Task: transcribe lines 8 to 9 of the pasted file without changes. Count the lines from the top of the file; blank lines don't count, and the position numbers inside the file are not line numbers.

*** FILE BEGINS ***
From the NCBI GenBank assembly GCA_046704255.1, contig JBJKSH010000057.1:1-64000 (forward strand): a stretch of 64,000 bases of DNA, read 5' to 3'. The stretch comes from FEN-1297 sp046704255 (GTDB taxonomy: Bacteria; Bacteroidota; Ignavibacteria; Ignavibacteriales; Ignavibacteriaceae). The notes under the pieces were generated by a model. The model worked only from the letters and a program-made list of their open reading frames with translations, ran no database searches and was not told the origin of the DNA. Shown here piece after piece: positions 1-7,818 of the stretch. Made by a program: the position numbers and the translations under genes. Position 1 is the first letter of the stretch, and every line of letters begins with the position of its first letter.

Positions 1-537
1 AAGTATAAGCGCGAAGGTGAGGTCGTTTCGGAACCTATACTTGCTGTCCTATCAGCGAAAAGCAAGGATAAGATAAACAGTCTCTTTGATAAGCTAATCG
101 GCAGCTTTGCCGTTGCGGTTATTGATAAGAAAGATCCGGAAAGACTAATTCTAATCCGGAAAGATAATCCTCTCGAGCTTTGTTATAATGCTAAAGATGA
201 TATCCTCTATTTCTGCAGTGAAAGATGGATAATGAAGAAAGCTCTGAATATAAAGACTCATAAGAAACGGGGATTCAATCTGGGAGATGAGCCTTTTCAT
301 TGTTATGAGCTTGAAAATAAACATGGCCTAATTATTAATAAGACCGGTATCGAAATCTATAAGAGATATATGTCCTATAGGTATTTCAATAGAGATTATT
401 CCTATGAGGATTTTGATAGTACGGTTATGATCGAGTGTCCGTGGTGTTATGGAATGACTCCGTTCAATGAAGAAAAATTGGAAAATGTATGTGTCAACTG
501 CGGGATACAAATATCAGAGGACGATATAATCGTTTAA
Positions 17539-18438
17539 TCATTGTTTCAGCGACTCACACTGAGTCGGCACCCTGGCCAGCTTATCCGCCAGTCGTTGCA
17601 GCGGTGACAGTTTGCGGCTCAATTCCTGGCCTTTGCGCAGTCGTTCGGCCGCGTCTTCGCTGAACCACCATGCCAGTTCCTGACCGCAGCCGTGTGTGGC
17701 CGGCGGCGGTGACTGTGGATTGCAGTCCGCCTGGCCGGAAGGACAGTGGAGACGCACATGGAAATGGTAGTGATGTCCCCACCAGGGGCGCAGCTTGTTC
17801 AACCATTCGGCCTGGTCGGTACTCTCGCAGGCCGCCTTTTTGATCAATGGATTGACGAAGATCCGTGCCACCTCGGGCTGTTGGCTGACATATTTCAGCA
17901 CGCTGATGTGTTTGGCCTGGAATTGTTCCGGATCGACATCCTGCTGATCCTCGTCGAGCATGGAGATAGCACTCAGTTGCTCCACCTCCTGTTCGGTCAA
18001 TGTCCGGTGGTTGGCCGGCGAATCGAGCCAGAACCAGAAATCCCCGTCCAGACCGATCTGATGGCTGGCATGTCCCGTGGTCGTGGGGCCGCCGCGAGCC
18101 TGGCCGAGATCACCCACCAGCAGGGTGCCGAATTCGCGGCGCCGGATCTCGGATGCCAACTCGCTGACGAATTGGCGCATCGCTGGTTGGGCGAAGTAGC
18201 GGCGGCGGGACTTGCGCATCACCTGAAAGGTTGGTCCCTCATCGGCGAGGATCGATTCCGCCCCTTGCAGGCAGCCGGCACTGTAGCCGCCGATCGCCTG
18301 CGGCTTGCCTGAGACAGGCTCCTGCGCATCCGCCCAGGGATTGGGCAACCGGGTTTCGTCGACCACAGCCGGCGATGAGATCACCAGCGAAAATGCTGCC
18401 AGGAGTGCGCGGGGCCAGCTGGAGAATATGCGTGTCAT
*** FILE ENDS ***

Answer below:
501 CGGGATACAAATATCAGAGGACGATATAATCGTTTAA
Positions 17539-18438